* “Helpless,” by Kim Weston, is another one of those great lost Motown singles that for one reason or another didn’t really hit the big time, despite its terrific appeal. I’ve never wanted to dive too far into what went on at Motown and why some artists got more support than others but Weston appears to have been one of those who never quite got a fair shake there despite her great talent. This was her last recording for the label; she later sued them in a royalty dispute. I’ve previously featured another fine single of hers, “I Got What You Need,” back on EPS 4.11 in 2017, that one being her first post-Motown release.

* Matthew Sweet’s Kimi Ga Suki was initially released in Japan only, as a thank-you to his legion of Japanese fans. While it did get a US release a year later, it has remained somewhat beneath the radar, despite its actually being something of a reunion for the band with which he recorded his seminal Girlfriend album. He wrote the songs in a week and recorded without any initial demos. There’s something to be said, at least sometimes, for spontaneity.

* Bonus Kinks tidbit: lacking any successful single or chart position around the time of its release, The Kinks are the Village Preservation Society, where you’ll find “Monica,” has gathered a slow but steady following over the decades, and was just certified gold in the UK last year, at age 50.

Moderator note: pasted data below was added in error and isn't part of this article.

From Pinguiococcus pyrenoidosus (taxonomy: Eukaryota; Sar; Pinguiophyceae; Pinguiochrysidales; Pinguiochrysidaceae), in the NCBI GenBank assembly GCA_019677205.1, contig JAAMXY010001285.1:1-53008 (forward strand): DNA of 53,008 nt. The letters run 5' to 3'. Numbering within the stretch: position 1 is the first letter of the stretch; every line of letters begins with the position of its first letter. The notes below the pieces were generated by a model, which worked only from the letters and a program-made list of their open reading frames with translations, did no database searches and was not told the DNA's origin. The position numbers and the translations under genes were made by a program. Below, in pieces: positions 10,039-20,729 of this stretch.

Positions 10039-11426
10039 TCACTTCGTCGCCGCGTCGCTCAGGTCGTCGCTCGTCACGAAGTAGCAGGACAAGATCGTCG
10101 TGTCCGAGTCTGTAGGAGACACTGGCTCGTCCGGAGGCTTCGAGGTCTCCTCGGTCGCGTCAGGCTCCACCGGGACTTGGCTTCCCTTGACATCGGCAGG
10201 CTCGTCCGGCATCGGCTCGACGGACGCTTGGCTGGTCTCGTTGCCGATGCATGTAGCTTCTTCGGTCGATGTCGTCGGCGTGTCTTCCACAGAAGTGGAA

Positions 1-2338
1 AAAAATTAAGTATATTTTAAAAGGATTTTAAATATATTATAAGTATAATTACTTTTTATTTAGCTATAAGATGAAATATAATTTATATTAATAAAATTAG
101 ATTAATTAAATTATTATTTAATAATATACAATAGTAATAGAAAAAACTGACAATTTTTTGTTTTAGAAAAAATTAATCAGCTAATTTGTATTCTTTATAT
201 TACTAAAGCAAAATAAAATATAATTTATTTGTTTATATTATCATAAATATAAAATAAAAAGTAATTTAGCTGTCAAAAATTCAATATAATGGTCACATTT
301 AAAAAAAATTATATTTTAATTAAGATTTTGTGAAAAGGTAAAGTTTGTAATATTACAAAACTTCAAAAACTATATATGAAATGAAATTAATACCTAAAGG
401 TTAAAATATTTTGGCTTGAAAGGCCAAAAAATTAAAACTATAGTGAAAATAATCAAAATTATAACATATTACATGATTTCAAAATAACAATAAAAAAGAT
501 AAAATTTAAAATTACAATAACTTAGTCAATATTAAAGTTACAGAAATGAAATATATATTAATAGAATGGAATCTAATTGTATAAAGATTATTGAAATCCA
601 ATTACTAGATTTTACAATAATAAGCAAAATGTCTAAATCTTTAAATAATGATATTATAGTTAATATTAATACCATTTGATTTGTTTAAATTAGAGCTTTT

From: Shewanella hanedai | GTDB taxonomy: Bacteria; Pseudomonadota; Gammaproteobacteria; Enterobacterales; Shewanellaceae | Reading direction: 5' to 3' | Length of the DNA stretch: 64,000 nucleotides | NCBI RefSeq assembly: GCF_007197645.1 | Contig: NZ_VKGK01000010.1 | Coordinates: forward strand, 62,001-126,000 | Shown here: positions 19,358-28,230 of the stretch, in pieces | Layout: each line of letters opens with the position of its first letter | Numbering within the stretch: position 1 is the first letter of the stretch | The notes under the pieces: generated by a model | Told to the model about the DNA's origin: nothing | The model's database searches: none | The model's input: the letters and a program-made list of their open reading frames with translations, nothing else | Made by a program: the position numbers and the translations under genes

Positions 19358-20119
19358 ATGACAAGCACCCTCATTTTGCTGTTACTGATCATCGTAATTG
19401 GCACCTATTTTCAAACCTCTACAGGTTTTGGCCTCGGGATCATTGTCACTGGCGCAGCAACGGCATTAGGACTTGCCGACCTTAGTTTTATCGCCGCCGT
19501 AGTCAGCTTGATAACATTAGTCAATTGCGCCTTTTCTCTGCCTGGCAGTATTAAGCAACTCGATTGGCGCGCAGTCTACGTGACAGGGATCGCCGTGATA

Full playlist below the widget.

“Halo of Ashes” – Screaming Trees (Dust, 1996)
“Why Didn’t You Stop Me?” – Mitski (Be The Cowboy, 2018)
“I’m Gonna Give You Respect” – Marvin Gaye (previously unreleased, 1972)
“Loud and Clear” – The Last Town Chorus (single, 2008)
“King of the Bayou” – Joe Strummer (Earthquake Weather, 1989)
“The Rain, the Park & Other Things” – The Cowsills (single, 1967)
“The Conservation of Energy” – Vanishing Twin (Choose Your Own Adventure, 2016)
“Overture” – Leonard Bernstein (Candide – Broadway Cast Recording, 1974)
“Don’t Go” – Yaz (Upstairs at Eric’s, 1982)
“Helpless” – Kim Weston (single, 1967)
“Breakable” – Ingrid Michaelson (Girls and Boys, 2006)
“Corduroy” – Pearl Jam (Vitalogy, 1994)
“See The Sky About to Rain” – Neil Young (On The Beach, 1974)
“Joanna” – Southern Boutique (Southern Boutique, 2014)
“De Cared A La Pared” – Lhasa (La Llorona, 1998)
“Monica” – The Kinks (The Kinks are the Village Green Preservation Society, 1968)
“The Ocean in Between” – Matthew Sweet (Kimi Ga Suki, 2003)
“Known Better” – Meg Mac (single, 2013)
“Tell Me When My Light Turns Green” – Dexy’s Midnight Runners (Searching for  the Young Soul Rebels, 1980)
“Mister Magic” – Esther Phillips (What a Diff’rence a Day Makes, 1975)

2 thoughts on “Look how I remember (Eclectic Playlist Series 6.04 – April 2019)”

  1. I love the way Yaz truncate the main riff repeatedly through the last minute or so of the song. It keeps you tensed and it’s a nice release when they finally play it completely (even though it’s all through the song). It helps that it’s a great riff.

    Like